(Bloomberg) -- Negative interest rates have quite literally broken one of the pillars of modern finance.

As economists and central bankers weigh the pros and cons of sub-zero rates and their impact on the world, traders have been contending with a rather more mundane, but fundamental issue: How to price risk on trillions of dollars of financial instruments like interest-rate swaps when their complex mathematical models simply don’t work with negative numbers.

Out are certain variations of the Black-Scholes model, the framework that allowed derivatives to flourish in the past four decades. In are a hodgepodge of approximations and workarounds, including one dating to the 19th century.

Granted, the current state of affairs is more a nuisance than a serious problem. And it’s one that has been largely confined to Europe and Japan. But with sub-zero interest rates becoming a long-term economic feature and the number of negative-yielding bonds reaching $15 trillion, it’s an issue more and more traders, particularly in the U.S., are trying to wrap their heads around.

“I was quite surprised that I’ve started getting questions from U.S. clients wondering, ‘What’s the impact of negative rates? What are the mathematics?’” said Sphia Salim, a London-based rate strategist at Bank of America.

The issues are most apparent in the market for interest-rate swaps. (This market allows professional investors to lock in interest rates and lets speculators bet on whether rates on bonds or loans will rise or fall.) That’s because the Black 76 model, the main tool to price options for interest-rate derivatives, and its variants are so-called log-normal forward models.

For those who aren’t math nerds, it can essentially be boiled down to this: the formula breaks because it requires users to calculate a logarithm, and a logarithm of a negative number is undefined, or meaningless.

One option has been to dust off a framework that was first proposed nearly a 120 years ago. Known as the Bachelier model, it’s named after the French mathematician Louis Bachelier, who laid out his approach in his 1900 thesis “Theory of Speculation.” The model is best known for solving the math behind a theory from physics known as Brownian motion (some five years before Albert Einstein did the same in his revolutionary work on thermodynamics), and applying it to finance, according to a 2016 paper by Ian Thomson.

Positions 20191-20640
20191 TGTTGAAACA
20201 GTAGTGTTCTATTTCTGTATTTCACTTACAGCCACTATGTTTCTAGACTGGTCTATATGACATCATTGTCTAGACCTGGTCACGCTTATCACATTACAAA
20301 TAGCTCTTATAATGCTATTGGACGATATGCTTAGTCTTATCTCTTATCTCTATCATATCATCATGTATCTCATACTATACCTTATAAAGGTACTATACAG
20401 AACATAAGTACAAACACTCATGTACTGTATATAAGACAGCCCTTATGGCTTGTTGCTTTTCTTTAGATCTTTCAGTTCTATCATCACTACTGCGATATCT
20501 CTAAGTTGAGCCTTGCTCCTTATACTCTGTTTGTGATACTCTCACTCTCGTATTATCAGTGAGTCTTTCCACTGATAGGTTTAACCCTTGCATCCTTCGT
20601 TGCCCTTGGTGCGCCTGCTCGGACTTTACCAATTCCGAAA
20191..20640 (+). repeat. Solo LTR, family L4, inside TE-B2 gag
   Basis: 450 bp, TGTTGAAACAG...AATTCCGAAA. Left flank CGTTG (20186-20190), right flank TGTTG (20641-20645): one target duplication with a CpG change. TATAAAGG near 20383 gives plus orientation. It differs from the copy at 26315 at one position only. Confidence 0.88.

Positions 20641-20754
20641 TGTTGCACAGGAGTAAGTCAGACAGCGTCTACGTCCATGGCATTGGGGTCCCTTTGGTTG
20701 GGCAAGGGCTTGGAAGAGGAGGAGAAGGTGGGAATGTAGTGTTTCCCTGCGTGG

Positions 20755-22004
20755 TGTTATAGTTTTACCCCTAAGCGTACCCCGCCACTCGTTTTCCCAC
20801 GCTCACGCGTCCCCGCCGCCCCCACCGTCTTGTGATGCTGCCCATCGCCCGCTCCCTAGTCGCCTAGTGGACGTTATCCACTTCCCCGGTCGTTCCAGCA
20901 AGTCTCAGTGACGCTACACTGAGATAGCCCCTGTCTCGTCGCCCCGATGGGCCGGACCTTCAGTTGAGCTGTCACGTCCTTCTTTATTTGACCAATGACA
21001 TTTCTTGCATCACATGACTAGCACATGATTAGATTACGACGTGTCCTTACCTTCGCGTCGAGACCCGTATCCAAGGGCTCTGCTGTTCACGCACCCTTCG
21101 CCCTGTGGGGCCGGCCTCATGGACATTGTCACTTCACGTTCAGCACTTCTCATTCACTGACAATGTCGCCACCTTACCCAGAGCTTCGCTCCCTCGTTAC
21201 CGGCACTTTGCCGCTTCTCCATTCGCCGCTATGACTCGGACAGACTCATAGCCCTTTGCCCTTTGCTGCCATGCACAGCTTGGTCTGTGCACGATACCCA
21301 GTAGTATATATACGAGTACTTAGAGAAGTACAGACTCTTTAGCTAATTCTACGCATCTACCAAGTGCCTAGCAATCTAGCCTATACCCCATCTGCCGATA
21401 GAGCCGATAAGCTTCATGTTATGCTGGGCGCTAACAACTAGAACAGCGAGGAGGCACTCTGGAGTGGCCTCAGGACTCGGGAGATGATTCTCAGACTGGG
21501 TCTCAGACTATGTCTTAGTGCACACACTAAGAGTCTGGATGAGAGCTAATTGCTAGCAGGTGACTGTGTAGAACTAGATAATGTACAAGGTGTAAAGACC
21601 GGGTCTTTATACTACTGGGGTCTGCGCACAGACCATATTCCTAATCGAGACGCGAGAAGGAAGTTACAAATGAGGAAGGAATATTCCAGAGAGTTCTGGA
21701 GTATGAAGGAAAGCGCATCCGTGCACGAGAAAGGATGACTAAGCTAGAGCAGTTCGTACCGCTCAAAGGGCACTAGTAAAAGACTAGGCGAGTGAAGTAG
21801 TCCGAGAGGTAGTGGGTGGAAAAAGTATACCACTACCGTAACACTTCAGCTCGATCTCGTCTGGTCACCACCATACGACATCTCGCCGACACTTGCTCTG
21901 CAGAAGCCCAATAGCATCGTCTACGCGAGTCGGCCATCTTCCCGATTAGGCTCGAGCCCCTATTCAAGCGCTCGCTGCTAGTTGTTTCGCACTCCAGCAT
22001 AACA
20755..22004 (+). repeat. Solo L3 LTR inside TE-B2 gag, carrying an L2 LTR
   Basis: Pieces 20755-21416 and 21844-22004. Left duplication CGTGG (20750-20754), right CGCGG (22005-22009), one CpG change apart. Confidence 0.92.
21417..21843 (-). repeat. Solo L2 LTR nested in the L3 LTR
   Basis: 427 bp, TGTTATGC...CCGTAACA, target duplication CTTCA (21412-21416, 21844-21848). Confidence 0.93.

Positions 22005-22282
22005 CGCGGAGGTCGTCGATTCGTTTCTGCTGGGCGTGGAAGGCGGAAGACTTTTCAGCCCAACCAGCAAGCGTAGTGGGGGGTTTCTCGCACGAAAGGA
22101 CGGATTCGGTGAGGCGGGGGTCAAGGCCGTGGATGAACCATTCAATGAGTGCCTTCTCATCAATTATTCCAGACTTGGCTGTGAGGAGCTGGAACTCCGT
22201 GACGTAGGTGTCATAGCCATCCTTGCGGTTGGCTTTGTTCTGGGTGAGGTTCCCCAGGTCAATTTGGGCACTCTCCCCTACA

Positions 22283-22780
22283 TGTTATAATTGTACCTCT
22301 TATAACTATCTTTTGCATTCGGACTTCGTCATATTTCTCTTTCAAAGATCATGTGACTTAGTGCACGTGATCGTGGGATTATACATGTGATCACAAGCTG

For market participants like Banco Di Credito P. Azzoaglio SpA’s Simone Ligato, its appeal is that it simply works with negative numbers -- at least for vanilla instruments like caps, floors and swaptions.

It comes with a few trade-offs. In a 2017 paper co-written by Ligato, the authors concluded that while Bachelier was “coherent enough” to replace Black 76, certain discrepancies make apples-to-apples valuation comparisons difficult. That’s led to some awkward conversation with clients.

“We have to tell customers when the mark-to-market value goes down, so you can imagine their reaction if you explain to them that it’s due to a model change,” Ligato said in an email.

Kuniyuki Hirai, head of trading for the Americas at MUFG Bank, recalls similar headaches when the Bank of Japan went negative in 2016.

“The tension was pretty high,” he said. “We had a lot of swap agreements with our clients in Tokyo. Nobody knew the BOJ would go negative in advance.”

Hirai says MUFG was lucky its models were built in-house, so they were able to make changes on the fly. Yet for some formulas, the firm just had to wing it.

“We went into the formulas, and instead of having one fair value curve, we installed lower bands that can handle negative spreads,” Hirai said of the firm’s model for options on swaps, or swaptions. “We tried to analyze the possibilities, but to be honest we didn’t have a very concrete number.”

Derivatives traders in equities, on the other hand, have it relatively easy by comparison. While their version of Black-Scholes is capable of accepting negative inputs, many have built-in limits on them. So for those, it’s more a matter of software reprogramming. For example, if you try to enter a negative risk-free rate into this online version, here’s what you get:

Tweaking the code, however, doesn’t solve all the issues that go along with negative rates. Pier Giuseppe Giribone, a financial engineer at Banca Carige SpA, points out that sub-zero risk-free rates can cause “approximation errors” for certain kinds of American-style options, which may lead them to become mispriced compared with those used in Europe.

Take an American call option on a stock without dividends, for example. Its value will “only equal the European option when the risk-free rate is positive,” said Giribone, who co-wrote a paper on the subject. “Many automatic pricing systems fail to calculate the right fair value in that scenario.”

For exotic contracts, traders need to turn to more complicated models. One is the Hull-White model, which is more accurate and better able to implement market information, but is also difficult to calibrate.

Oh, and you’ll also want to have your favorite quant on speed dial. That’s because Hull-White needs to be run in a programming language like MATLAB or R, rather than in Excel like Bachelier. And cross fingers that your counterparty has the same inputs, or else there could be a lot of back and forth.

“It’s more difficult for a trader to check the price of an option with their counterparty,” Giribone said.

--With assistance from Anchalee Worrachate.

To contact the reporter on this story: Brandon Kochkodin in New York at bkochkodin@bloomberg.net

To contact the editors responsible for this story: David Gillen at dgillen3@bloomberg.net, Michael Tsang, Larry Reibstein

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